Period One

  1. Practical Activities – pouring beans between two jugs, opening and closing containers; buttoning; buckling; other simple dressing frames; carrying and laying out floor and table mats; saying please and thank you; carrying a tray; lifting, carrying, and putting down a chair, sitting down and getting up from a chair at a table; climbing up and down stairs; walking on the line; folding, hanging clothes on a hook;  brushing hair; dusting

  2. Sensorial – Cylinder blocks; pink tower; box 1 of the color tablets; presentation tray of the geometric cabinet; sensitizing the fingers; touch boards; presentation of Geometric solids; stereognostic bags presentation

  3. Language – Classified pictures exercises; speech stages – I Spy; book corner and library

  4. Math – none

  5. Culture – land and water presentation

montessori book

 

Our K Curriculum, Part Deux

This has been a roller coaster school year with Beth starting in public K in September and then the pull-out to homeschool again in December, but I think we are finally settling in for the year. It is time to write things down to clear my own mind, to get others up to speed, and to answer some questions from my blog followers and friends.

Are You Repeating K at Home? What Curriculum are You Using?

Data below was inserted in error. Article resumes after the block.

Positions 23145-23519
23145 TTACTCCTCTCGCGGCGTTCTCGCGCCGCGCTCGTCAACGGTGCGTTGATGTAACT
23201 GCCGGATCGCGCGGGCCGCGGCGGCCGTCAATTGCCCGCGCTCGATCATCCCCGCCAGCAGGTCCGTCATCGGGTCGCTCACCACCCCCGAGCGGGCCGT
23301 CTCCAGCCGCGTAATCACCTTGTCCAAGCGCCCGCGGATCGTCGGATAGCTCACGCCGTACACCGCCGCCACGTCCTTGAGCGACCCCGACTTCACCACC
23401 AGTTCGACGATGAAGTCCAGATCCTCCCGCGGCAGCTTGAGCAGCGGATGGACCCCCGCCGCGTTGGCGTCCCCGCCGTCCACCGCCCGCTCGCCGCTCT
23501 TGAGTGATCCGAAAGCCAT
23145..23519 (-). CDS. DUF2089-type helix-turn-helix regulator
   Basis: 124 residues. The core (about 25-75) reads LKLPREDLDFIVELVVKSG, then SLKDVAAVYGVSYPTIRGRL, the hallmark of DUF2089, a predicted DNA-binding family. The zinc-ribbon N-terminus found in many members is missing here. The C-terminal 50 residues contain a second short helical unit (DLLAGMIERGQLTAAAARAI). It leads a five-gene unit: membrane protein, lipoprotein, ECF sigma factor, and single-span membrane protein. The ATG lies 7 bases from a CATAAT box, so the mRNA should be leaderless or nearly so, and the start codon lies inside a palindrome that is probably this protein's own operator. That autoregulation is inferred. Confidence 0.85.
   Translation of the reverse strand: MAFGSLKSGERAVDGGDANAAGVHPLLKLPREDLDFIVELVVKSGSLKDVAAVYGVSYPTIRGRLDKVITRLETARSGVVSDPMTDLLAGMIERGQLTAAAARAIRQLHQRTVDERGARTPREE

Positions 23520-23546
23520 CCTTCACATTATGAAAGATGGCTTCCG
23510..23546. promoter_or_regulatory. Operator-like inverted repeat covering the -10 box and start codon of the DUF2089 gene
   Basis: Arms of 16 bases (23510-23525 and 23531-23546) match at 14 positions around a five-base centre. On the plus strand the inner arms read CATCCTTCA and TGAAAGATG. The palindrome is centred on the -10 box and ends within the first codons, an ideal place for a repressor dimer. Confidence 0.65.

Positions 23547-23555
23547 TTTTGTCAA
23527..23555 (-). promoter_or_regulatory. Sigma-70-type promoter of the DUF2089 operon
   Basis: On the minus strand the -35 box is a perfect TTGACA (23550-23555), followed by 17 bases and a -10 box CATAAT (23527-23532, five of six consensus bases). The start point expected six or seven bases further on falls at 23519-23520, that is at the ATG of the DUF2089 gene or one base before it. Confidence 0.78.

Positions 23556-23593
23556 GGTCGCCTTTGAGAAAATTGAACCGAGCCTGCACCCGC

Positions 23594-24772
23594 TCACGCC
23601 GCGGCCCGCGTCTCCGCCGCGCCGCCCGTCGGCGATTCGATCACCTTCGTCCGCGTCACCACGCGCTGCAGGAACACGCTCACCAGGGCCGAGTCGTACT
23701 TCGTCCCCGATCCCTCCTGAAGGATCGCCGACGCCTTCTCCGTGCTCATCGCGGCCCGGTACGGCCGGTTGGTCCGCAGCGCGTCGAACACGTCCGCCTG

Beth is now almost 7 and from 5-6 years old I tried Waldorf at home for K (see our Waldorf adventures here: http://wp.me/p2OomI-Tj and http://wp.me/p2OomI-Ue). I immediately altered the Waldorf curriculum due to kiddo’s strength in reading (letter and phonics decoding) and her disinterest in fairy tales. Then, because we decided to put Beth in public K the following year, I felt pressured to do “what was expected” in terms of getting her ready. So I added activities for patterning, number recognition up to 50, etc., and I ended up with a mixed bag with everything from Waldorf to standard K in our curriculum. There is a terrific downside to bending to the expectations of others while homeschooling and I have some regrets, but as it turns out, trying out some of the “common core” ideas and “typical expectations” has led us to a stronger curriculum this time around for Beth. I think it is actually a great idea to repeat K more in-depth, so I would say that by our local “public school” standards, Beth is in a form of typical K and I am fine with that. I will now attempt to describe our curriculum in detail below, which has every thing from Montessori to standard K curriculum elements.